"This is destroying public education, destroying the teaching profession and destroying children," School Board member Robin Bartleman said. "The classroom should be fun. Kids should be excited about learning and not be afraid they're going to be punished for one test."The effort is part of a national movement, where parent groups and school boards are signing petitions and resolutions opposing high stakes testing. The Palm Beach County School District passed a similar resolution in April, and Martin and St. Lucie counties have also joined the fight.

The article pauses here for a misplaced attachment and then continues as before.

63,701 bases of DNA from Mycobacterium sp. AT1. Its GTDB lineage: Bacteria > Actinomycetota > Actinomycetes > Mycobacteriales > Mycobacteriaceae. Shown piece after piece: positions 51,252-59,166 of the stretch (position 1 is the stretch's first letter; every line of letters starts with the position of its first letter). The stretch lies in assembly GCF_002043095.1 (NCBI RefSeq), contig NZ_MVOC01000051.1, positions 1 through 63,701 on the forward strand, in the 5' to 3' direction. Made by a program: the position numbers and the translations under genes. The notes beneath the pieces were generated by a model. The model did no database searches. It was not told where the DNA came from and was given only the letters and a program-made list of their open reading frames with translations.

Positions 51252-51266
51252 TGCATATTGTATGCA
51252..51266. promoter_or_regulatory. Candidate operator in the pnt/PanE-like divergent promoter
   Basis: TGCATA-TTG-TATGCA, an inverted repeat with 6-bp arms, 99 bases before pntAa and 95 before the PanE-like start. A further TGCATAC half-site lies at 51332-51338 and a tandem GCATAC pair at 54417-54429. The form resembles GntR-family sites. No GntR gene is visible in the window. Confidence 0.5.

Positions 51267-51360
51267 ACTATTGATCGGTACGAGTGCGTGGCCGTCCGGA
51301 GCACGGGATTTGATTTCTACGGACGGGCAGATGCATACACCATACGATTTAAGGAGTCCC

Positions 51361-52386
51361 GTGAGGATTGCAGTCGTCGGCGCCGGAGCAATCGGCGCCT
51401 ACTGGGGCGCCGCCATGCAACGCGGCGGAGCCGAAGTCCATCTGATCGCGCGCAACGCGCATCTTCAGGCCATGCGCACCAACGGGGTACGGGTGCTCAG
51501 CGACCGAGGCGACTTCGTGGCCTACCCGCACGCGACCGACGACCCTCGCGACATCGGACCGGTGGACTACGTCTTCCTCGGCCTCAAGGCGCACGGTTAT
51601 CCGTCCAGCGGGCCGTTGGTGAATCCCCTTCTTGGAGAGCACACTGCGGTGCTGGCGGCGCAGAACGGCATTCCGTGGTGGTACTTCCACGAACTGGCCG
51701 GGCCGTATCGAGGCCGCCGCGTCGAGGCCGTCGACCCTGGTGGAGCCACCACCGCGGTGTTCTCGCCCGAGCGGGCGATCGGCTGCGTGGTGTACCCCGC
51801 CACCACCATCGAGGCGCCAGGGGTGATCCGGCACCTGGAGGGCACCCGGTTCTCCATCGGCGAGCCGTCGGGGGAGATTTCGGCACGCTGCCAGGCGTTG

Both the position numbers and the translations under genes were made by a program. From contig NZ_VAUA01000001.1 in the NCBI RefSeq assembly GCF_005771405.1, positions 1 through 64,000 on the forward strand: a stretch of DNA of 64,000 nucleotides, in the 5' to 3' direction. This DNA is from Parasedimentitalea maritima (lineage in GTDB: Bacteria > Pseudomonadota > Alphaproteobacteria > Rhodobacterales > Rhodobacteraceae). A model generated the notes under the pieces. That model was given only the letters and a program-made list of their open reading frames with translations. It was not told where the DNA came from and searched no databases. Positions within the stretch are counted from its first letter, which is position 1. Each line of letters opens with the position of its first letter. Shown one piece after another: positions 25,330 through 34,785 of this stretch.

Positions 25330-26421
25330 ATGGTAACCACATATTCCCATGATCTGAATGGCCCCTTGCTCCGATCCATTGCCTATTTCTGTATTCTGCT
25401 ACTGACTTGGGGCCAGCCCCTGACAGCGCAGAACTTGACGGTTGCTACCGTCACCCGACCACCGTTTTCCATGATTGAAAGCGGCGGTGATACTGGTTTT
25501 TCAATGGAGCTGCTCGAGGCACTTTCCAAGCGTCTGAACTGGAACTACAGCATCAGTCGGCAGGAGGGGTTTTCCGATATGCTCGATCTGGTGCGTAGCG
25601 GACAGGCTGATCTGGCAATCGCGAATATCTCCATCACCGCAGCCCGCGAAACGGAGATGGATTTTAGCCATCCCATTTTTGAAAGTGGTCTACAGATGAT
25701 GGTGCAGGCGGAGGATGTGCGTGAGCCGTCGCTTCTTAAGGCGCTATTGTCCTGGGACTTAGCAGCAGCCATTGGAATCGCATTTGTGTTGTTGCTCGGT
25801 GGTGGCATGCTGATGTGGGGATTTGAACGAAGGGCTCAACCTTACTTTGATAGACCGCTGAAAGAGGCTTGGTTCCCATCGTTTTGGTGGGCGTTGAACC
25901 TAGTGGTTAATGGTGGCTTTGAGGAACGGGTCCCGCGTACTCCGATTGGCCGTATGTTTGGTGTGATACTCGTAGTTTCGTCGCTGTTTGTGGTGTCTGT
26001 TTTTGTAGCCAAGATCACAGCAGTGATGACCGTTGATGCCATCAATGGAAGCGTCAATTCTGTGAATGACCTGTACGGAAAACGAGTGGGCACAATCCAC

FEA, the state's largest teachers union, has joined the anti-FCAT fight as well. According to the Palm Beach Post, The Florida Education Association and two teachers, Okaloosa County fifth-grade teacher Karen Peek and Indian River County eighth-grade teacher Beth Weatherstone, have filed suit in opposition to the use of FCAT scores in teacher evaluation and as part of the state's merit pay policy.